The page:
PREVIEW: CBS cop drama ‘East New York’ created by Atlantan Mike Flynn

Credit: CBS

Credit: CBS

It debuts Oct. 2 after ‘The Equalizer.’

Mike Flynn, who grew up in Atlanta, has co-created a new police procedural for CBS called “East New York.”

It is debuting Sunday, Oct. 2 at 9:30 p.m. after “The Equalizer” and starring Queen Latifah. (NFL football has pushed back the schedule about 30 minutes.)

Amanda Warren (”The Leftovers,” “Dickinson”) plays the smart, confident but weary Regina Haywood, the new precinct officer in East New York, a gritty blue-collar Brooklyn neighborhood that has yet to be gentrified and has its fair share of crime and poverty issues.

Haywood’s boss is Chief John Suarez, portrayed with studied gravitas by “NYPD Blue” vet Jimmy Smits, who grew up in East New York. Her right-hand man is character actor Richard Kind (”Mad About You”), who channels his own naturally quirky persona with a deep love of classic cars.

She faces standard skepticism as she experiments with different ways to better interact with alleged criminals and the community at large. She excoriates a pair of detectives for resisting a suspect’s request for an attorney. She seeks volunteers for cops to live rent free in the projects (and a young white female cop takes her up on the offer.)

Effectively, Flynn said, she sees everything through the lens of a Black woman in a world dominated by men.

Recently, John Oliver on his weekly HBO show did a long story arguing how “Law & Order” and its spinoffs made cops look good in a way that was potentially more propagandistic than realistic. “East New York” is well aware of that murky minefield.

The police drama was first conceived in 2019 before the George Floyd protests and the concurrent reckoning about police treatment of Black people. “We want to be sure we are telling the right stories and reflect what was happening in our country,” Flynn said.

He plans to tell more stories of criminals and victims who are Black and brown, to show how they are treated by media and cops alike compared to those who live, say, in the ritzy Upper East Side of Manhattan.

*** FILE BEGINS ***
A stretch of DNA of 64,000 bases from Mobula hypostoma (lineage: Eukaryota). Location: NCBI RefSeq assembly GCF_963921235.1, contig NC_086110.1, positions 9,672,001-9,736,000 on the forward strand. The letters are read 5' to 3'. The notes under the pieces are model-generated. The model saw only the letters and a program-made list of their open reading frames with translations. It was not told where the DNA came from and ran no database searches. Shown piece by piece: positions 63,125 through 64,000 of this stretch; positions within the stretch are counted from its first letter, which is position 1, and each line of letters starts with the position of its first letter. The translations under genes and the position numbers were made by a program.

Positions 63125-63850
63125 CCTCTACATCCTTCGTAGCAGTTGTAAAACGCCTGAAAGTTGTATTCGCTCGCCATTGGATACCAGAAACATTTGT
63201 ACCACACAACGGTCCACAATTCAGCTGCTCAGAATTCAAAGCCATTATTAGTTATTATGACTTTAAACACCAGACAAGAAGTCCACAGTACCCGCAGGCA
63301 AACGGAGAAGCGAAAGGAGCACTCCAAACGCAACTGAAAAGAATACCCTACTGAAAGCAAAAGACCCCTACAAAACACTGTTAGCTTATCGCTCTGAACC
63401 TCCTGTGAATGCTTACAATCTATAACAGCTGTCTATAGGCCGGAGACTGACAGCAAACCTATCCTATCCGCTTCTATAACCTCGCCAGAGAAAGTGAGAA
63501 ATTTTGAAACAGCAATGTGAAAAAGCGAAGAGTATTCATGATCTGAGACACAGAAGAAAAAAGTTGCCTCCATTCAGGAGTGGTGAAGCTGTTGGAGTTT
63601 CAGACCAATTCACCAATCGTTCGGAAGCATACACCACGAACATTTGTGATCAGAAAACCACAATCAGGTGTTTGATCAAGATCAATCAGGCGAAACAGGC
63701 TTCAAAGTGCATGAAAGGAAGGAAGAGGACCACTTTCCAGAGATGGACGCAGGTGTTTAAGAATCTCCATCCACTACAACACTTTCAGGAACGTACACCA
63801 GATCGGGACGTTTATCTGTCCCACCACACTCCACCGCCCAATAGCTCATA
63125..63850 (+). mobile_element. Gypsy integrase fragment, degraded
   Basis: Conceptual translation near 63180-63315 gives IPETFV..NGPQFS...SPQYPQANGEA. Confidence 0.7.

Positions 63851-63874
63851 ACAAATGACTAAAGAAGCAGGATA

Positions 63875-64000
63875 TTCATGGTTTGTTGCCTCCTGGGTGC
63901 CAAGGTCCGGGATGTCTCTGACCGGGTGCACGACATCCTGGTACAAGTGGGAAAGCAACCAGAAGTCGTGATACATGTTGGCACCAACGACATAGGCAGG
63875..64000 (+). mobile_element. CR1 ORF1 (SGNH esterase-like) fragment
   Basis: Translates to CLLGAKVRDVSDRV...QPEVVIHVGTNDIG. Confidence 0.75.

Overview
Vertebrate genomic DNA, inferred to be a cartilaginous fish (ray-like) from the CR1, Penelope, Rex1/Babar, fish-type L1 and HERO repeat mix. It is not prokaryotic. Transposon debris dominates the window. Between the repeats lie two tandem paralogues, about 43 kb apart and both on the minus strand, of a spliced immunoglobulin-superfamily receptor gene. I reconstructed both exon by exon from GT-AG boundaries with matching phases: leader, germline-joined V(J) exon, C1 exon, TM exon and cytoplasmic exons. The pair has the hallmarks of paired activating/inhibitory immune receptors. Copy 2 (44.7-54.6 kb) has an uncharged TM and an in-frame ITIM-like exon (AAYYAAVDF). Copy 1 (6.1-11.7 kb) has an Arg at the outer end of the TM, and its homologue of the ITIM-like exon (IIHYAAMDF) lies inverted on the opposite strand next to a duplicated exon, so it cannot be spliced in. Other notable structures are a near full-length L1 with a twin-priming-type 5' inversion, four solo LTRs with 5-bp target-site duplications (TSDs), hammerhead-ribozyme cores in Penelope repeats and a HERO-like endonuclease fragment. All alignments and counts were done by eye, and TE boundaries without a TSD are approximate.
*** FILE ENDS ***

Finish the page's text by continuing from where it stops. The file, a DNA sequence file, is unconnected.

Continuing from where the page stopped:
Variety magazine TV critic Daniel D’Addario said the show, based on the pilot, is “relatively careful in its presentation of cops and policing as flawed tools in need of rethinking, and boasts a charismatic lead who can make you believe, for an hour of primetime, that such change might be possible.”

Credit: CBS

Credit: CBS

Flynn, 40, grew up in College Park, home to an unusually high number of famous folks like NFL player Cam Newton, songwriter and reality star Kandi Burruss, “Saturday Night Live” staple Kenan Thompson and rap stars Ludacris, Gunna and 2 Chainz. Flynn graduated West Lake High School, where he was both a jock in public and a short story writer in private.

“I was always an observant person,” he said. “I like to study personalities and egos and that’s how I look at the world. I build characters based on individuals I’ve crossed paths with.”

After majoring in film studies at San Diego State, he ventured to Hollywood and climbed the ladder, starting as a production assistant and eventually landing a writing assistant job on the short-lived ABC drama “Life in Mars” (2008-09) that got him his first episodic writing credit.

He kept writing and networking, landing writing jobs with OWN’s “Greenleaf,” shot in Atlanta, and “Queen Sugar.” With ABC’s “Big Sky” and Starz’ “Power Book III: Raising Kanan,” he also added executive producing duties. This all set the stage for “East New York.”

“I feel like I stepped into head coach of an NFL team,” Flynn said. “It’s very refreshing to get to this point. It’s been a big learning curve. It’s a lot of pressure. But it’s good pressure.”

“East New York” is also a sign how far CBS has come in terms of diversity in recent years after being dubbed “the whitest network on TV” not too long ago. Sunday night on CBS this fall features major leads of color in every show, including Queen Latifah on “The Equalizer” and LL Cool J on “NCIS: Los Angeles.”

“That’s big in terms of what CBS respecting what we can do as artists,” Flynn said.


“East New York,” debuts at 9:30 p.m. Sunday on CBS after “The Equalizer” and will be available the next day on Paramount+

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